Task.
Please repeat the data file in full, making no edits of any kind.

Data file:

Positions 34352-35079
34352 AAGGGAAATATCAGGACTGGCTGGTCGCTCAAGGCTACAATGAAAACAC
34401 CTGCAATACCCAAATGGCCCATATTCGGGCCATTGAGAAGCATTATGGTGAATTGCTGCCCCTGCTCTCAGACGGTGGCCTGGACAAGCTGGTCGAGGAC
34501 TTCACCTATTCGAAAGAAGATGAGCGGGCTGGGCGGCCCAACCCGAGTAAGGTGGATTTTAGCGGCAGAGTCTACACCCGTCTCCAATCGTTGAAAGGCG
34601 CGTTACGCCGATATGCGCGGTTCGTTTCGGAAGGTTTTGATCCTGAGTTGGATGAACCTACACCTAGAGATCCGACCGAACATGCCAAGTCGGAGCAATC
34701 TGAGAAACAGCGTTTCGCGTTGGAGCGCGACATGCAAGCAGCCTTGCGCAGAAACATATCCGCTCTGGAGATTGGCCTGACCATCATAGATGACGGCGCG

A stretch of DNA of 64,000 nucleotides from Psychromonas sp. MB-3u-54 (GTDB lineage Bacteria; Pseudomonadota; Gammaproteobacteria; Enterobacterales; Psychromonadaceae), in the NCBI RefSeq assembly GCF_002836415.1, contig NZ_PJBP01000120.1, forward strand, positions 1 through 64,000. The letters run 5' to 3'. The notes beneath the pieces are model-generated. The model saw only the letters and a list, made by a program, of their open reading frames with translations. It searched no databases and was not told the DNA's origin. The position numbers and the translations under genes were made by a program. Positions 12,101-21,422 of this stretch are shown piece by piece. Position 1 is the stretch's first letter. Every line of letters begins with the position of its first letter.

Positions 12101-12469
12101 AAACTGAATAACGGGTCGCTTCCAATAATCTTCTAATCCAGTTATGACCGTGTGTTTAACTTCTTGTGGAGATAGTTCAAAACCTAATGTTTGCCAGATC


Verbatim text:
Positions 34352-35079
34352 AAGGGAAATATCAGGACTGGCTGGTCGCTCAAGGCTACAATGAAAACAC
34401 CTGCAATACCCAAATGGCCCATATTCGGGCCATTGAGAAGCATTATGGTGAATTGCTGCCCCTGCTCTCAGACGGTGGCCTGGACAAGCTGGTCGAGGAC
34501 TTCACCTATTCGAAAGAAGATGAGCGGGCTGGGCGGCCCAACCCGAGTAAGGTGGATTTTAGCGGCAGAGTCTACACCCGTCTCCAATCGTTGAAAGGCG
34601 CGTTACGCCGATATGCGCGGTTCGTTTCGGAAGGTTTTGATCCTGAGTTGGATGAACCTACACCTAGAGATCCGACCGAACATGCCAAGTCGGAGCAATC
34701 TGAGAAACAGCGTTTCGCGTTGGAGCGCGACATGCAAGCAGCCTTGCGCAGAAACATATCCGCTCTGGAGATTGGCCTGACCATCATAGATGACGGCGCG

A stretch of DNA of 64,000 nucleotides from Psychromonas sp. MB-3u-54 (GTDB lineage Bacteria; Pseudomonadota; Gammaproteobacteria; Enterobacterales; Psychromonadaceae), in the NCBI RefSeq assembly GCF_002836415.1, contig NZ_PJBP01000120.1, forward strand, positions 1 through 64,000. The letters run 5' to 3'. The notes beneath the pieces are model-generated. The model saw only the letters and a list, made by a program, of their open reading frames with translations. It searched no databases and was not told the DNA's origin. The position numbers and the translations under genes were made by a program. Positions 12,101-21,422 of this stretch are shown piece by piece. Position 1 is the stretch's first letter. Every line of letters begins with the position of its first letter.

Positions 12101-12469
12101 AAACTGAATAACGGGTCGCTTCCAATAATCTTCTAATCCAGTTATGACCGTGTGTTTAACTTCTTGTGGAGATAGTTCAAAACCTAATGTTTGCCAGATC